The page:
What are Cytokines?

 

Q: What are Cytokines?
Cytokines are signaling molecules produced by immune system cells. These molecules help different branches of the immune system talk to each other and respond to threats. After cells release them, they bind target receptors on other cells to alter cell function. The molecules can ramp up the immune system or tone it down.
Examples of cytokine types include colony-stimulating factors (CSFs), interferons (IFNs), interleukins (ILs), and growth factors (Table). Covered here are the most clinically relevant cytokines and their functions.
Cytokines are released in response to an interaction between T cells, an antigen-presenting cell (e.g., a macrophage or dendritic cell), and an antigen that stimulates an immune response. The cytokines produced depend on the type ofT cell involved (termed a ‘T-cell subset’) and the cytokine profile of that subset.
Major subsets include T-helper ThO, Th I, Th2, and Th 17:
ThO cells are unrestricted. They are naive T cells that can respond to novel antigens that the immune system has not yet encountered.
Th1 cells produce IFN-gamma, IL-2; are important in cell-mediated immune response (e.g., delayed-type hypersensitivity reaction); and are stimulated by the IL-12 superfamily.
Th2 cells produce IL-4 , IL-IO; are important in humoral immune response (antibody development and allergic responses); and are stimulated by IL-4, IL-I 8, and IL-33, working together.
Th17 cells produce IL-17 A, IL-l 7F, IL-22; areimportant in antifungal immunity and also autoimmune-related chronic inflammatory diseases (e.g., rheumatoid arthritis, inflammatory myopathies); and are stimulated by IL-I, -6, -21, -23.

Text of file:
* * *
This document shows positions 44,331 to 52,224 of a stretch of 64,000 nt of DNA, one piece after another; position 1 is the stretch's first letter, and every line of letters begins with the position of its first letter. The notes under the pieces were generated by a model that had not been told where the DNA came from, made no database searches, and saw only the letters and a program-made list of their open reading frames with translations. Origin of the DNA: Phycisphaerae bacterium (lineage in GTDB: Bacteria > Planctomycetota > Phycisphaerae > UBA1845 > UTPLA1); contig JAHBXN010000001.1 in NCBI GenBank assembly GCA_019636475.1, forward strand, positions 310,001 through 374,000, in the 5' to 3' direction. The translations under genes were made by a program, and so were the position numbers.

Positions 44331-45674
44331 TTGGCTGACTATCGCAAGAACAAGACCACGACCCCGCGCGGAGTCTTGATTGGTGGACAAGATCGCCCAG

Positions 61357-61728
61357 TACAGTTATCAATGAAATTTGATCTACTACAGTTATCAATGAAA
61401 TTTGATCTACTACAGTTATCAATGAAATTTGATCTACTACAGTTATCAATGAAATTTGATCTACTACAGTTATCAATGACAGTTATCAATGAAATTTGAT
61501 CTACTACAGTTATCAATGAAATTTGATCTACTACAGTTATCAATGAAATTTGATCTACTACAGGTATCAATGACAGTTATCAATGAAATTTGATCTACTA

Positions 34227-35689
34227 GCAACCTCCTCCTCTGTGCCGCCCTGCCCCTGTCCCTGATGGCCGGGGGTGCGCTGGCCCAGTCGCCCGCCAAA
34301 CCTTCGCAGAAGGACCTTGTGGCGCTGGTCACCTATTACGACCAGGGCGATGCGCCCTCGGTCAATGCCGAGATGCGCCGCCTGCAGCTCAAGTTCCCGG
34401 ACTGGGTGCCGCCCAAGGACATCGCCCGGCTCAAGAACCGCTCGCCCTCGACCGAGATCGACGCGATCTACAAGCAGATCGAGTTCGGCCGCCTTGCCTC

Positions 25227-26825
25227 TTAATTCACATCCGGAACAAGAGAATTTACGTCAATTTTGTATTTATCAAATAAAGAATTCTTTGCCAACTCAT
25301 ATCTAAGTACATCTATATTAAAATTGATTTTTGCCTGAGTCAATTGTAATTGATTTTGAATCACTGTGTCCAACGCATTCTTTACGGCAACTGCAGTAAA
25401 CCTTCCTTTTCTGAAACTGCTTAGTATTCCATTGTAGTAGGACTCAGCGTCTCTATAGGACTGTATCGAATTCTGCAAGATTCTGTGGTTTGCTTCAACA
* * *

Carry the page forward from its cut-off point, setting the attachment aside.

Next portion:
Cytokines that mediate cellular migration into tissue are called chemokines. IL-8 is an example. Some cytokines that inhibit the immune system are prostaglandins, transforming growth factor (TGF)-beta, and IL-10. Unregulated cytokine activation contributes to the systemic inflammatory response syndrome (SIRS), which is a severe condition with systemic inflammation and organ dysfunction and failure. SIRS is diagnosed if any 2 of the following parameters are present: temperature > 38 or < 36; heart rate > 90; respiratory rate > 20; WBC > 12.0 or> I 0% bands on peripheral smear.
SIRS may have an infectious or a noninfectious etiology. When infection is suspected or demonstrated, the condition is called sepsis. Tumor necrosis factor (TNF)-a may be the most important mediator. TNF-a is a cytokine released by neutrnphils, monocytes, and macrophages in response to endotoxin (lipopolysaccharide; LPS). Once released, TNF-a amplifies the signal LPS and transmits it to other cells.
Table : Cytokines
Type Functions
Interleukins
IL-1 Fever, stimulates T cells
IL-2 Proliferates T cells, activates B cells
IL-4 Immunoglobulin switch signal,
suppresses Th 1
IL-6 Cell proliferator, acute-phase reactant
IL-12 Increases IFN-gamma, induces Th1
differentiation
IL-15 Induces TNF-alpha release
IL-17 Important in autoimmune chronic
inflammatory reactions and anti-fungal
immunity.
TNF-alpha Cachexia, stimulates T cell
IFN-gamma Activates T cells, NK cells,
macrophages
TGF-beta Inhibits T-cell proliferation and
pro-inflammatory cytokines

Platelet-derived growth factor

Proliferates fibroblasts
Reference : Internal Medicine

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